We are developing and promoting cycle highways as an effective and cost-efficient low-carbon solution for commuting in urban employment belts across North West Europe. Towns and cities are struggling with high GHG-emissions as a result of a car dependent culture across the region. Cycle highways in leading bicycle nations such as the Netherlands and Belgium are already popular with commuters but they could be utilised further. Countries such as the UK and Germany lag behind and often cycling routes are seen mainly for leisure or tourism when they can be vital infrastructure for daily mobility. There are a number of Selling Points for cycle highways which fall under three headings:
Brand and promote cycle highways to enable more people to get about by bike. Many cycling routes have large hinterlands of employees who could be utilising the infrastructure in their daily lives but are simply not aware of it or don’t have the peer support i.e. the critical mass of others using the cycle highway. By raising the profile and merits of the cycle highway, it will be regarded by the local community, planners and decision-makers as an important and attractive commuting option and worthy of investment. We are selling the innovations to make cycle highways more attractive, comfortable, safer and easier to use. The CHIPS programme is testing and demonstrating these innovations on routes leading to Brussels, Belfast, Frankfurt, Arnhem and Tilburg.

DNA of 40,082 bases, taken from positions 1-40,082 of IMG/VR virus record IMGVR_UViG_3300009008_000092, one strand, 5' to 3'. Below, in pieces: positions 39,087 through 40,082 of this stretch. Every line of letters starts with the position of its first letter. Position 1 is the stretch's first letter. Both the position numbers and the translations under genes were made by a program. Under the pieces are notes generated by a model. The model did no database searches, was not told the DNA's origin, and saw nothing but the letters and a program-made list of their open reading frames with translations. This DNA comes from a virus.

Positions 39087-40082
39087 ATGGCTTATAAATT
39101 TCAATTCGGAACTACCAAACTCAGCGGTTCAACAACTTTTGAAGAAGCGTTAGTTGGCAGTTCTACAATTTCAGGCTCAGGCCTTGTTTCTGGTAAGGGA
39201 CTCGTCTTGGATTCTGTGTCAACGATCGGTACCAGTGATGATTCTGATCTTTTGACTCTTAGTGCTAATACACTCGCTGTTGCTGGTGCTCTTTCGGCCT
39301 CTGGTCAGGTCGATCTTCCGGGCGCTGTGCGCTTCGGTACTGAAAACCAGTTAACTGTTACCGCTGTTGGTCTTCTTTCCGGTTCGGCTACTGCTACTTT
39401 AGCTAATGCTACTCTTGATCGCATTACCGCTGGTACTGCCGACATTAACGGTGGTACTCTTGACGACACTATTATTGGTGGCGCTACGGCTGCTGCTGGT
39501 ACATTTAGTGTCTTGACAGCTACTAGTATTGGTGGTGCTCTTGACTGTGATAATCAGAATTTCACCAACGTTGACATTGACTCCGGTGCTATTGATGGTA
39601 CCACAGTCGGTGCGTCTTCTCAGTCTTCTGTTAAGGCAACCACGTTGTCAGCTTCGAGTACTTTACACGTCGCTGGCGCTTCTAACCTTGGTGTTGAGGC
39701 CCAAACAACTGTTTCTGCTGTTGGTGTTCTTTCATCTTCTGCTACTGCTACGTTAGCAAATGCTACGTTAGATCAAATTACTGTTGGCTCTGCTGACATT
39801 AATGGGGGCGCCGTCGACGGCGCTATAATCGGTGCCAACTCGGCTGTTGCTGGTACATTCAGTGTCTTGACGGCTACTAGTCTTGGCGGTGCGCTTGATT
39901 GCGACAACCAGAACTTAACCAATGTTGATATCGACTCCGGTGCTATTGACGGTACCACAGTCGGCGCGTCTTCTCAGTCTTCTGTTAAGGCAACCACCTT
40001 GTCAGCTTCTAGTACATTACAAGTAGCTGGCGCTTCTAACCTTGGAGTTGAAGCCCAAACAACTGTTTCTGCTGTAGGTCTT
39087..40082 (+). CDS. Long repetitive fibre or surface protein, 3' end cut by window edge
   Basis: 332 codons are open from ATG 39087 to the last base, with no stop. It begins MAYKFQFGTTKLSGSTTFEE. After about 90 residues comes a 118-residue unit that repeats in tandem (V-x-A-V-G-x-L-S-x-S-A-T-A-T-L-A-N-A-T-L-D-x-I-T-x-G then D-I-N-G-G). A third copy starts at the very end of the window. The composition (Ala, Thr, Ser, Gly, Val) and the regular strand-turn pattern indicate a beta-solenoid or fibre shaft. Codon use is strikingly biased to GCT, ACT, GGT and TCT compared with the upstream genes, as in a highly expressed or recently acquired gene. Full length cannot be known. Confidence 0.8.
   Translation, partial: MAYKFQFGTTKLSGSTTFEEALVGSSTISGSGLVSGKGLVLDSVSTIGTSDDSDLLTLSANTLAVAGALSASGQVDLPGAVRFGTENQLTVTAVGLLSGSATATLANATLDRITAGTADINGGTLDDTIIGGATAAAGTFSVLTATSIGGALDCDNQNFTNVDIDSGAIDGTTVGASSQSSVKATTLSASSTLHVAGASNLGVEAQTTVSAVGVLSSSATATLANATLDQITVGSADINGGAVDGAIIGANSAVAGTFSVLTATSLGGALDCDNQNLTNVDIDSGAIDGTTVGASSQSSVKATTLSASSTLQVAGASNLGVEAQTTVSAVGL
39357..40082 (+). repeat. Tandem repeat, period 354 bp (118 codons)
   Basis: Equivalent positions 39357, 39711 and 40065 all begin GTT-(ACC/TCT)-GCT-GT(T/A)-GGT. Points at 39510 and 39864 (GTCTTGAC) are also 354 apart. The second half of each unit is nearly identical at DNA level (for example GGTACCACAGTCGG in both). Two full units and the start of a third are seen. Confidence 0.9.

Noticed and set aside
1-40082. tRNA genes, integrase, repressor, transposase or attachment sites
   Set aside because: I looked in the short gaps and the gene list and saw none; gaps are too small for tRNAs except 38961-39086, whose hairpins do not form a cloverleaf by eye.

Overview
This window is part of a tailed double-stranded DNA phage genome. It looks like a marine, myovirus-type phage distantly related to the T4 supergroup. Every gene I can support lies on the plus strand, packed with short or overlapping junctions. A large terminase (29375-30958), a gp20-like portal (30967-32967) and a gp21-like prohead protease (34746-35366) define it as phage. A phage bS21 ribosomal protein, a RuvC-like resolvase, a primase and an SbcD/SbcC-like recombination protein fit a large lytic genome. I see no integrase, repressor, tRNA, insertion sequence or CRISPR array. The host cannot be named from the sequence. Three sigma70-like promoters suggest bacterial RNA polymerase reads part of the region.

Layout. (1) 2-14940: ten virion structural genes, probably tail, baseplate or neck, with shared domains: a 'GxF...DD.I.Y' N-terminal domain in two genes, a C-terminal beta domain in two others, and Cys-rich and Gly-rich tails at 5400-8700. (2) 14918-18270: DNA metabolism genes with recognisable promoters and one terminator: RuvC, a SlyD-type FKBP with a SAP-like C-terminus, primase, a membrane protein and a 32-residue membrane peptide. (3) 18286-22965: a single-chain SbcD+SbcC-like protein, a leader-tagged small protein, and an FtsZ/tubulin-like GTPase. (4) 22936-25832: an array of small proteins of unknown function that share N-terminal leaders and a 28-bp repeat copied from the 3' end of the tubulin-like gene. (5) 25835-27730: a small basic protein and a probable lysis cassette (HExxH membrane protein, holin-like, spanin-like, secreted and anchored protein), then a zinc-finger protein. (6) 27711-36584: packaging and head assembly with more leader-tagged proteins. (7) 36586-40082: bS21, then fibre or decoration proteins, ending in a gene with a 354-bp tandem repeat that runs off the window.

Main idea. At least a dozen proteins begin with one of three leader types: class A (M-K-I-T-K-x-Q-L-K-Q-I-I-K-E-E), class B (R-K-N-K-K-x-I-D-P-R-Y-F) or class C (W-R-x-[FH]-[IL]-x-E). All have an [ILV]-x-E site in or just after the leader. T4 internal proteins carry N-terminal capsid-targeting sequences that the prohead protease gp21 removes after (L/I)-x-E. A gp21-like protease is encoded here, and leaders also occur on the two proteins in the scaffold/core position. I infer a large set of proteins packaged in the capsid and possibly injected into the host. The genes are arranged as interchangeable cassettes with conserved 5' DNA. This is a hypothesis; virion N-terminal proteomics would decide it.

In order to get people to swop their cars for bikes to use the cycle highway, the objective is to sell a healthy lifestyle to individuals and the wider community. We know from CHIPS surveys across the region that health is the number one reason to get people to start cycling. There is growing evidence of the health benefits of cycling to work. As these two elements tie together we can sell the cycle highway as a solution.
We are selling the benefit of cycle highways for the local environment and economy because with more people cycling there will be a reduction in air pollution and traffic congestion. Increased cycling will reduce C02 levels and harmful NOx emissions caused by car traffic. Reducing traffic in our urban areas also makes them more liveable places – safer for pedestrians, generally quieter without engine noise and therefore more pleasant places to spend time. We know that traffic jams are costly to the economy, so by taking single occupant cars making short journeys off the roads, this frees up space for long distance travellers or commercial vehicles transporting goods.